Also vying for the CFOs time are new investor classes — such as hedge funds — as well as bond analysts and other stakeholders with long-term interests in a company. In the wake of a record number of credit rating downgrades and bond defaults over the last few years, bond analysts are especially interested in hearing directly from the CFO about a company's financial fundamentals and attendant health.
"The CFO is more active than he or she was five years ago," asserts Langhoff, and to handle the heavier workload, he says CFOs have been relying on "super controllers." These caped accountants, sometimes called the chief accounting officer, oversee the corporate accounting and financial reporting functions, so that a CFO can focus on more strategic or operational duties, such as mergers and acquisitions, capital raising and deployment, treasury management, and sometimes information technology, human resources, and supply chain issues.
Increasingly, CFOs bring their controllers with them when they change jobs, says Langhoff. If not, they are actively searching for an executive to step into the super controller role to help share the CFO burden. Indeed, hiring a super controller may be one way to retain a current CFO, or attract a new one.
Even though the CFO position remains a coveted post, retention may be a bigger issue that expected going forward. Indeed, turnover at the CFO spot is up, says another Russell Reynolds survey released last year. According to the findings, 4.7 percent of the CFOs at Fortune 500 companies left their jobs in 2004, compared with only 3.5 percent in 2003. "If I were a younger financial director coming up through the ranks," posited one UK executive, "the thought of managing a business's finance in the current governance environment would not be appealing."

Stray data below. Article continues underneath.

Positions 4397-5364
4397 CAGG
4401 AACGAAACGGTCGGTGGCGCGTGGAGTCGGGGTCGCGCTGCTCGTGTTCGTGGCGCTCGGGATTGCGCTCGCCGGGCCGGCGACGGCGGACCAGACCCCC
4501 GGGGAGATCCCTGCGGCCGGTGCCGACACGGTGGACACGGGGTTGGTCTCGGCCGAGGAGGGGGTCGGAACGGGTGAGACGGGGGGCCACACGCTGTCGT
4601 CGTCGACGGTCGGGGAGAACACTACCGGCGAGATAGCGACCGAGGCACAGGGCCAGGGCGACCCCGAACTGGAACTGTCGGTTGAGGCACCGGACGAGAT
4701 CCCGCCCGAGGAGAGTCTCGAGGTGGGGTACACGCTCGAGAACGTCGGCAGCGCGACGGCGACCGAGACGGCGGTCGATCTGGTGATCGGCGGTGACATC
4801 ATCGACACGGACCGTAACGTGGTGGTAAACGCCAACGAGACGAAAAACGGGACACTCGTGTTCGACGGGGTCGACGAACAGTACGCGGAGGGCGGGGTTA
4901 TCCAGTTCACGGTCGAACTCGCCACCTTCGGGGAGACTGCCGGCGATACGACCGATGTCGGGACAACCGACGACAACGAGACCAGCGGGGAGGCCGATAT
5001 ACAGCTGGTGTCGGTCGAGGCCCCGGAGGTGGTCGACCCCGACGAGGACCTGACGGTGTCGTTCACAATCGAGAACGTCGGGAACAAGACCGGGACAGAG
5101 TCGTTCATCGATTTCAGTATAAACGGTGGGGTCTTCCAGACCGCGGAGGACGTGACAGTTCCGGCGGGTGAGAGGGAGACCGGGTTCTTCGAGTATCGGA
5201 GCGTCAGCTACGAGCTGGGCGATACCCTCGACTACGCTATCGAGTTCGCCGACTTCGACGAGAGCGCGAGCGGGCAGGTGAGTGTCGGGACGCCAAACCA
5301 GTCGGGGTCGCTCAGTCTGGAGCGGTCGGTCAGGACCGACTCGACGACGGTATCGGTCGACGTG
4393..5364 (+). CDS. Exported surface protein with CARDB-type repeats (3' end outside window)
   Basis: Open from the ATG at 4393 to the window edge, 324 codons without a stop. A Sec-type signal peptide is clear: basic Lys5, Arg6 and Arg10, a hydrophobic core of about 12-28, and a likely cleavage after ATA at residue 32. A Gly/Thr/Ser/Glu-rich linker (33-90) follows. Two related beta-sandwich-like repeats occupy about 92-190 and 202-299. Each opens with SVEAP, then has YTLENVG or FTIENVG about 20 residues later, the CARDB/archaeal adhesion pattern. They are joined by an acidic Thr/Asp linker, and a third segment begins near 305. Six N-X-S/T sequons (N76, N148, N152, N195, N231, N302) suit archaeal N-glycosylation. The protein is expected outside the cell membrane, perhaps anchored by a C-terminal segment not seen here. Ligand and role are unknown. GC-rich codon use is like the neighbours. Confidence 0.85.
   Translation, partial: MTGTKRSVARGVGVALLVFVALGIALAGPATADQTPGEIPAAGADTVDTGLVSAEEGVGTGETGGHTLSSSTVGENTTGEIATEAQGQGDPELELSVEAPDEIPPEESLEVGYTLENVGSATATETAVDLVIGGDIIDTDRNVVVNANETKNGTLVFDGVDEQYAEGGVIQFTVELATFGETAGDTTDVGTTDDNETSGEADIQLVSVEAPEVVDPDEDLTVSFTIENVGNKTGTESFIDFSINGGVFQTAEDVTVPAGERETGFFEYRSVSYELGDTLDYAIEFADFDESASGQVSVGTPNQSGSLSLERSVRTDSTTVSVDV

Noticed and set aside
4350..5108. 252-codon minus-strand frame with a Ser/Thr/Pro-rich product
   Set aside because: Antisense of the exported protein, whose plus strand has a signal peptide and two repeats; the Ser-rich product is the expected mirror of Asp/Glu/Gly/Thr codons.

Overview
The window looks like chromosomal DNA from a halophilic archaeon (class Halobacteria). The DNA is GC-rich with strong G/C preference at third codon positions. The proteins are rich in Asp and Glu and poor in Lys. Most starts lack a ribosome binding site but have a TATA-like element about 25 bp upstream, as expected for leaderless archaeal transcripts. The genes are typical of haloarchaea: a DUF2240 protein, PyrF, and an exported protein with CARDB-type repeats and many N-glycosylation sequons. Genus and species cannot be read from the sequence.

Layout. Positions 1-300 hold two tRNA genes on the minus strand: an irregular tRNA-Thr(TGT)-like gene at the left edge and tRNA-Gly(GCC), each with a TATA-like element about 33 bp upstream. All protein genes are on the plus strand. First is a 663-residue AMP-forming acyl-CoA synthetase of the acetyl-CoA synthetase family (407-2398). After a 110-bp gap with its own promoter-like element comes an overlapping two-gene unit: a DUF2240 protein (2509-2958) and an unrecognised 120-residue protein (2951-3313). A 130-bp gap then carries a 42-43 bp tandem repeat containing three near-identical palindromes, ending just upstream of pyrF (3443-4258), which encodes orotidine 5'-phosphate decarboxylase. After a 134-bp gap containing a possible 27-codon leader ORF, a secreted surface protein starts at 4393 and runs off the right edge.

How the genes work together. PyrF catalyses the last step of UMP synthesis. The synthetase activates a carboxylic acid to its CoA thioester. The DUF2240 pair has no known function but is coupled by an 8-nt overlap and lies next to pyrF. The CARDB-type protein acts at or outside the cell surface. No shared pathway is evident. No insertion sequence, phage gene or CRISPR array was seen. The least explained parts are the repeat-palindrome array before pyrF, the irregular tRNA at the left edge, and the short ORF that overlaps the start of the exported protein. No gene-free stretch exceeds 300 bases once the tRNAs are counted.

In fact, some CFOs from the joint study worry that the pipeline for young finance chiefs is drying up because candidates are deterred by the professional and personal demands of the job. "Young guns used to say 'I want your job,'" comments another CFO. But now all he hears is that the CFO job has "Too much stress," and "Life is too short."
CFO burnout is not the only reason executives leave their post, however. Some CFOs are kicked upstairs. Another survey released by Russell Reynolds last year showed that one-third of theFortune 500 CFOs that left their positions in 2004 did so because they were promoted to CEO, chairman or became a CFO of a larger company.
In addition, the second study found that having a financial background seemed increasingly useful in landing a CEO position, especially in the United States. For example, 14 percent of the Fortune 100 CEOs were former CFOs. In the UK, a similar trend prevailed, however most of those CFOs were named chairman.
There's one other silver lining — albeit this one has been widely reported. CFO pay is rising as fast as the workload is ballooning. The average overall compensation package for CFOs — including salary, bonus, and stock and option grants — was $2.2 million in 2004, according to the Mercer 350 salary survey, which bases its calculations on data collected from companies with over $1 billion in revenues. Since 1997, when the average compensation package was $1.34 million, CFO compensation has been growing at a 7.4 percent compound annual rate.
During that period, base salaries only increased at a 3.8 percent rate, and currently hover around $500,000 annually. As expected, stock and option grants accounted for most of the compensation, and compensation growth, averaging about $1 million in 2004, and growing at an 8.8 percent.
So, while the demands of a CFOs have increased, so has the rewards. And that, as James Brown might say, "feels good."